Hear Wilson Jermaine Heredia take EW through that heartbreaking night, in his own words

By Jessica Derschowitz
April 11, 2017 at 09:30 AM EDT
  • Stage

For more Untold Stories, pick up the new issue of Entertainment Weekly on stands now, or buy it here — and subscribe for more exclusive interviews and photos, only in EW.

Before Hamilton became a Broadway smash and a pop-culture phenomenon, with fans passionately memorizing the score and praising its cultural significance, there was Rent — the 1996 hit musical about struggling artists in New York City’s East Village who taught us all to measure our lives in love.

One crucial, and bittersweet, difference between the two beloved productions is that while Lin-Manuel Miranda has become a household name and a bonafide star, Rent’s creator was not able to bask in his show’s success — Larson died suddenly on the very day his show was to begin previews for its Off-Broadway run at the New York Theater Workshop, when he was just 35 years old.

Larson’s death was a devastating blow to the show’s cast and crew, who then had to decide how to continue with that first performance.

“The day we heard that Jonathan Larson died was one of the darkest days that I can remember, ever — but also one of the most galvanizing things that could have happened to us as well,” Wilson Jermaine Heredia, who played Angel in the show’s original cast, recalled.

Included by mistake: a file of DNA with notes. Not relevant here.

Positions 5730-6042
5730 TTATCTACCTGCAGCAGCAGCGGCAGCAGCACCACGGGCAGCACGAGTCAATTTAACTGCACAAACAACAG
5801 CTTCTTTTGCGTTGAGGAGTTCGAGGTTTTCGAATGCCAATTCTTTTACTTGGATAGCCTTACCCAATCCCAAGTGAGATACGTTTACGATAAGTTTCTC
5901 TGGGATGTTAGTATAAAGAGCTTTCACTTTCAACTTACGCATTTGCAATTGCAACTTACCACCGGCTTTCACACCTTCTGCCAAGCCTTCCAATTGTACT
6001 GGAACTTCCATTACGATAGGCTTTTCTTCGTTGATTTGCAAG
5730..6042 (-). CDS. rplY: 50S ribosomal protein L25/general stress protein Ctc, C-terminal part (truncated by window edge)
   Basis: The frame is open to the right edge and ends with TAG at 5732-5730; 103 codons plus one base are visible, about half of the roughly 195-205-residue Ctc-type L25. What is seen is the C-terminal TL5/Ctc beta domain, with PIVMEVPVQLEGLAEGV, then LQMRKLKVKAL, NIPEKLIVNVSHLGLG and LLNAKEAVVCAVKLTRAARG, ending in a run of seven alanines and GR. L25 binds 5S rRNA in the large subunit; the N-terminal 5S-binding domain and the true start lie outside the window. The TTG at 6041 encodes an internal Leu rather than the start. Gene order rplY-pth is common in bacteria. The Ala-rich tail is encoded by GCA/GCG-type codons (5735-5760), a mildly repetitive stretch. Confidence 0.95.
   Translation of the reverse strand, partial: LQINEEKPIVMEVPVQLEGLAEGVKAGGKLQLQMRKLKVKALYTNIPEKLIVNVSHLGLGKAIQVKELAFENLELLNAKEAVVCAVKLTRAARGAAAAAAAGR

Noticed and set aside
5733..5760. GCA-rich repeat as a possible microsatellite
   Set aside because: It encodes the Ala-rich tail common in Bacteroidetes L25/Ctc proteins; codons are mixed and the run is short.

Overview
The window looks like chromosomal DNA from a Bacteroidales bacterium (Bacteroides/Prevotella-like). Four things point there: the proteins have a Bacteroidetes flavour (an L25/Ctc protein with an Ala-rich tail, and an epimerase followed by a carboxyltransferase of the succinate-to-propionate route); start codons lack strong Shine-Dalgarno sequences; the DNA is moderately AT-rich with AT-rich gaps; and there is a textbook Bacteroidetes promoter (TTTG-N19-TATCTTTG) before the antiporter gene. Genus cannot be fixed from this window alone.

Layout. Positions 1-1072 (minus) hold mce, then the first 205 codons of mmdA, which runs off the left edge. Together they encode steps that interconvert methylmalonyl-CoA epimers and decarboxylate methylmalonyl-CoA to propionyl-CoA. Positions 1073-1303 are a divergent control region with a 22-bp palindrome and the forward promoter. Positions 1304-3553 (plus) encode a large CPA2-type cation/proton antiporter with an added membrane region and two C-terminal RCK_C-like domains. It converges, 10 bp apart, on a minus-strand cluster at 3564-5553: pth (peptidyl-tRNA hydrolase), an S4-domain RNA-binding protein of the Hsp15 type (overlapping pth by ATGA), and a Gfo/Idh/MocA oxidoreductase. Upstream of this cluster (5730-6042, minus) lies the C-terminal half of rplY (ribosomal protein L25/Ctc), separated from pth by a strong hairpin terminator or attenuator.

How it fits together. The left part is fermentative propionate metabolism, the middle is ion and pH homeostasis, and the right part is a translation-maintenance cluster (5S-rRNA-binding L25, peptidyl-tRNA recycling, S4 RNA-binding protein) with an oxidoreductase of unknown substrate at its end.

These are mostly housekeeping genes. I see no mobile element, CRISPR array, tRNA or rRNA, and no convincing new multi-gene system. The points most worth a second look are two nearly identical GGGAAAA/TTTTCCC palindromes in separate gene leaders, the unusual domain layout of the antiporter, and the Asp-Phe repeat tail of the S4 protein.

Heredia remembered being nervous after the cast’s last dress rehearsal, and still not thinking he was getting everything right — but Larson felt otherwise. “Jonathan said, ‘You got it. You finally got it,’ And he was happy. That’s the one thing that I remember: Jonathan was really happy, and he thought, ‘I really have something here,’ and we were all thrilled.”

For more revelations from the past four decades of entertainment, visit ew.com/untoldstories.

The next morning, however, the actor got a call from New York Theater Workshop artistic director Jim Nicola with the news that Larson had died. “I froze. I didn’t know what to say,” Heredia said.

Ultimately, the show did go on, but in a quieter, more private form — it was decided it would be staged as a reading in Larson’s honor. But as the show went on, its lively no-day-but-today spirit could not be contained, and it progressed into a full staging by the show’s second act.

Watch above to hear Heredia tell the story in his own words. Rent, which celebrated its 20th anniversary last year, is now making stops on a national tour.

  • Stage
Complete Coverage